The talks are being led for the CSIS by Sharon Squassoni, a longtime anti-nuclear activist and advocate of America’s unilateral nuclear disarmament. A few years ago, Squassoni participated in a Ploughshares propaganda “study” that called for the removal of all US tactical nuclear weapons from Europe.

Squassoni is the ignorant, anti-American-nuclear-weapons hack who, in June 2008, wrote this:

“North Korea’s commitment to dismantle its nuclear programme proves that George Bush’s hardline approach was a failure

When the Yongbyon cooling tower collapses on Friday in a cloud of dust, it will signal a level of commitment by the North Koreans to dismantling their nuclear weapons programme not previously seen.”

Just several months later, in April 2009, the North Koreans detonated a nuclear weapon, thus proving that their “commitment” to dismantling their nuclear weapons programme was a total farce – and that Squassoni is an utterly ignorant hack who doesn’t have a clue what she’s talking about.

But just a few days ago, the Russians again did something that completely disproves the myths being trotted out by Western anti-nuclear activists, thus embarrassing them: Moscow has begun deploying nuclear-armed ballistic missiles and supersonic Tu-22M bombers in the Crimea, a part of Ukrainian territory invaded and annexed by Russia earlier this year. This will bring Russian nuclear weapons closer to Western Europe than at any point since the end of the first Cold War (excluding the Kaliningradskaya Oblast).

That’s right: having illegally invaded, occupied, and annexed the Crimea in blatant violation of international law and the Budapest Memorandum, the Russians will now greatly profit from their aggression against Ukraine by deploying nuclear weapons capable of reaching all of Europe on that peninsula.

This means the nuclear threat to Europe and the US will only grow significantly.

This proves that the need for a large US nuclear deterrent – and for American tactical nuclear weapons in Europe – far from being gone, is actually greater than ever.

Nothing else will suffice.

And it’s not just me who underlines the primordial importance of nuclear weapons for America’s national security and survival: it’s the commander of the US Strategic Command, the US Air Force, and the Pentagon’s top weapons buyer who have recently stressed that importance. That, once again, utterly disproves anti-American-nuclear-weapons activists’ claims that America’s nuclear weapons is “a Cold War anachronism.”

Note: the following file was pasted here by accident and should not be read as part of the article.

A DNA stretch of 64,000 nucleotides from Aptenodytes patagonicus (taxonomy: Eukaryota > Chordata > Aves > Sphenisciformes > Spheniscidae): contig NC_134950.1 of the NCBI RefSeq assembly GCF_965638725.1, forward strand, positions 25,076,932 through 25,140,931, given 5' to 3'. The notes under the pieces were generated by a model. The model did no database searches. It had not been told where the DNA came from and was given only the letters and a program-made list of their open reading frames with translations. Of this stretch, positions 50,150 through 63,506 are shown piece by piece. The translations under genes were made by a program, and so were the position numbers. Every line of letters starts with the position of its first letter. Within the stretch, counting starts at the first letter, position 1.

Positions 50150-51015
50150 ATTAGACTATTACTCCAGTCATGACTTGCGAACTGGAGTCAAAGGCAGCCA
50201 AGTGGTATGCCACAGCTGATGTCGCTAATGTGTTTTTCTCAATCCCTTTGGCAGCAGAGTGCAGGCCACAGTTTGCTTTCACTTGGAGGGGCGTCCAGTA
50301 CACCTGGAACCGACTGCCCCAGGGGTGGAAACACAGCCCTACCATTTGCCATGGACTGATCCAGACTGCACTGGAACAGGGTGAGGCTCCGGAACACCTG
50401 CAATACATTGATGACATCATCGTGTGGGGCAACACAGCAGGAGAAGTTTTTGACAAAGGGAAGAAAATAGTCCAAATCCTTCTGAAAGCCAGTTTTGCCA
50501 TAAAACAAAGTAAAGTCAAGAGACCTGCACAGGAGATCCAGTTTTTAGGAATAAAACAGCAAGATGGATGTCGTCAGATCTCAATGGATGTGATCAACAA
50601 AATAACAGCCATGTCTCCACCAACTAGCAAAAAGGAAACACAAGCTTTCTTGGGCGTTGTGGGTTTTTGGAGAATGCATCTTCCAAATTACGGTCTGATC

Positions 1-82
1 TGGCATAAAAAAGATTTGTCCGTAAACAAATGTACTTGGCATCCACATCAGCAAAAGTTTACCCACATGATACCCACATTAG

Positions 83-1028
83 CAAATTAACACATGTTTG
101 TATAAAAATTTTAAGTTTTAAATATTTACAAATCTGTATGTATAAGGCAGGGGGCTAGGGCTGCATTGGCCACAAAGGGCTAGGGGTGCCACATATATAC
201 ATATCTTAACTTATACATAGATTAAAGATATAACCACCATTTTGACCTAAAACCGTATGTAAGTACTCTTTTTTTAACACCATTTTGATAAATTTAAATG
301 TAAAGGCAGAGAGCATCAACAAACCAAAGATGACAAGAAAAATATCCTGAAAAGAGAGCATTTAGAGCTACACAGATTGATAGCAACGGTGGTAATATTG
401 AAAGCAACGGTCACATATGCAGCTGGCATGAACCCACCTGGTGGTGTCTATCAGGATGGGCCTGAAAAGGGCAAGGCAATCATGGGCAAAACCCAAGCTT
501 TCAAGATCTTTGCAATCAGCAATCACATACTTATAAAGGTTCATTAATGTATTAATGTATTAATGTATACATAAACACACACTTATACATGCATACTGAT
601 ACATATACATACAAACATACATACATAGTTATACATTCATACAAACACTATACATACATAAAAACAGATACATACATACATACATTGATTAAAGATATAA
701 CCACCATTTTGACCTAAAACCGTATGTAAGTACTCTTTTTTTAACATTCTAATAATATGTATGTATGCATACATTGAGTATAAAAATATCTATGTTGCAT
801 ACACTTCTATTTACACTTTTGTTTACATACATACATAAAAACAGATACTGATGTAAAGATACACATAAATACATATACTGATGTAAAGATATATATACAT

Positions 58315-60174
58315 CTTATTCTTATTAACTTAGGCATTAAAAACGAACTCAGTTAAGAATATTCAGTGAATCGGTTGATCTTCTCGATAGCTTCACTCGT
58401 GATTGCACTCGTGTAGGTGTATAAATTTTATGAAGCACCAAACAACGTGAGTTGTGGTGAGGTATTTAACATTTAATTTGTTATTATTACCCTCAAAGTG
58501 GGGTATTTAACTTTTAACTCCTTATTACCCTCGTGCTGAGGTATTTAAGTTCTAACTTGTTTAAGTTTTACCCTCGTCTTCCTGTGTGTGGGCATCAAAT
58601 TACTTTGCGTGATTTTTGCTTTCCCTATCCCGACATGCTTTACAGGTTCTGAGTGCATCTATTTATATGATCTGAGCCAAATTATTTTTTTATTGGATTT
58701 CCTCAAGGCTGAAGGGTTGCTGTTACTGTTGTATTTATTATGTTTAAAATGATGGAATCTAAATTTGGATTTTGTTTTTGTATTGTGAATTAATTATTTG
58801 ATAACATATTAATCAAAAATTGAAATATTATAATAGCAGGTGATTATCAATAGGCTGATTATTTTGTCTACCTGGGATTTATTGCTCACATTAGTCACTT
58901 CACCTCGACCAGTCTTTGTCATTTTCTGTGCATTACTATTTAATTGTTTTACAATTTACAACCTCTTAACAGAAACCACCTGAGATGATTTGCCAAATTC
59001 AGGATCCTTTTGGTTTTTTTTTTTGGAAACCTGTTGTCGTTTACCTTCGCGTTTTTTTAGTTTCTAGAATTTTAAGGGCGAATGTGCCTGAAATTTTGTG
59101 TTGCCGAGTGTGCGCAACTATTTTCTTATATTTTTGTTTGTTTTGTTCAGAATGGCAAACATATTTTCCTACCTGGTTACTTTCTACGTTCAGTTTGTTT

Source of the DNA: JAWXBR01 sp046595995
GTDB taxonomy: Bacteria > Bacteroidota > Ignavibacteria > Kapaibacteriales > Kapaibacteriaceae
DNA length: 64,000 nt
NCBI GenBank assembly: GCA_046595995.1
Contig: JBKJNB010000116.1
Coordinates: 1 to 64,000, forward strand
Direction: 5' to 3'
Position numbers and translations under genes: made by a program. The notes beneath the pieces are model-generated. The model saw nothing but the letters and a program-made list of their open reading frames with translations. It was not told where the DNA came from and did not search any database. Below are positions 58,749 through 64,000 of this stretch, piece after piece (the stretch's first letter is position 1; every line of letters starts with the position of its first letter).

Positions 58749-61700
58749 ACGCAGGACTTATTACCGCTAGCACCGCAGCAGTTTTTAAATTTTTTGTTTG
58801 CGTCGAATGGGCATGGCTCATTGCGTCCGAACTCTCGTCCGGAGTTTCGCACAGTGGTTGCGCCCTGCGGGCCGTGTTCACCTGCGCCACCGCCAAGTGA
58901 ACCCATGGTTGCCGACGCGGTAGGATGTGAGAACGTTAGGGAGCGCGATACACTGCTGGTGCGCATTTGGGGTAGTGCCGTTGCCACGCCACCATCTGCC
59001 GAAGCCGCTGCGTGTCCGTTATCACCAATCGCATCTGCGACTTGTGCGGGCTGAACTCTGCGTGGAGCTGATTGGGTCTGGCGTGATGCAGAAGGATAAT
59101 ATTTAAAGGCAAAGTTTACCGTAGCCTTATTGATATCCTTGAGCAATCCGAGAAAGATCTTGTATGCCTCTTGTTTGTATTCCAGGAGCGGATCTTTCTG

Posted in Ideologies, Nuclear deterrence, Obama administration follies | Leave a Comment »

Under SECDEF Frank Kendall confirms I was right

Posted by zbigniewmazurak on October 13, 2014

The US Air Force, the Commander of the US Strategic Command, and the Pentagon’s top weapons buyer have recently confirmed what I’ve been saying for a long time: that nuclear deterrence is of primordial, supreme importance to America’s security in today’s world. Here’s the story from the Air Force’s official website:

Nuclear deterrence operations and long-range strike capabilities continue to be essential to the United States’ national defense strategy in the 21st century by providing security and stability for the U.S. and its allies in a highly complex and fluid global environment.

“The United States’ ability to maintain a strong, credible nuclear deterrent is foundational to U.S. national security and the security of our allies and partners,” said Adm. Cecil D. Haney, U.S. Strategic Command commander. “These test launches, and the valuable lessons we learn from each, ensure USSTRATCOM’s strategic forces remain relevant and ready, 24/7, providing flexible and credible options for the President and the Department of Defense.”

With multiple nations either currently in possession of nuclear weapons or believed to be attempting to develop them, maintaining a safe, secure and effective deterrent capability is crucial.

“[The nuclear mission] is our most important mission, period, simply because of the sheer destructive power that’s involved and because of the criticality of it to our national security,” said Under Secretary of Defense for Acquisition, Technology and Logistics Frank Kendall, speaking on behalf of Secretary of Defense Chuck Hagel during the 2014 Air Force Association’s Air and Space Conference, Sept. 17.

“This is the very foundation of U.S. national security,” Kendall said. “No capability we maintain is more important than our nuclear deterrent.”

There you have it, folks. It isn’t just me who underlines the primordial importance of nuclear weapons to America’s security: it’s also the Pentagon’s highest leaders.


Posted in Nuclear deterrence | Leave a Comment »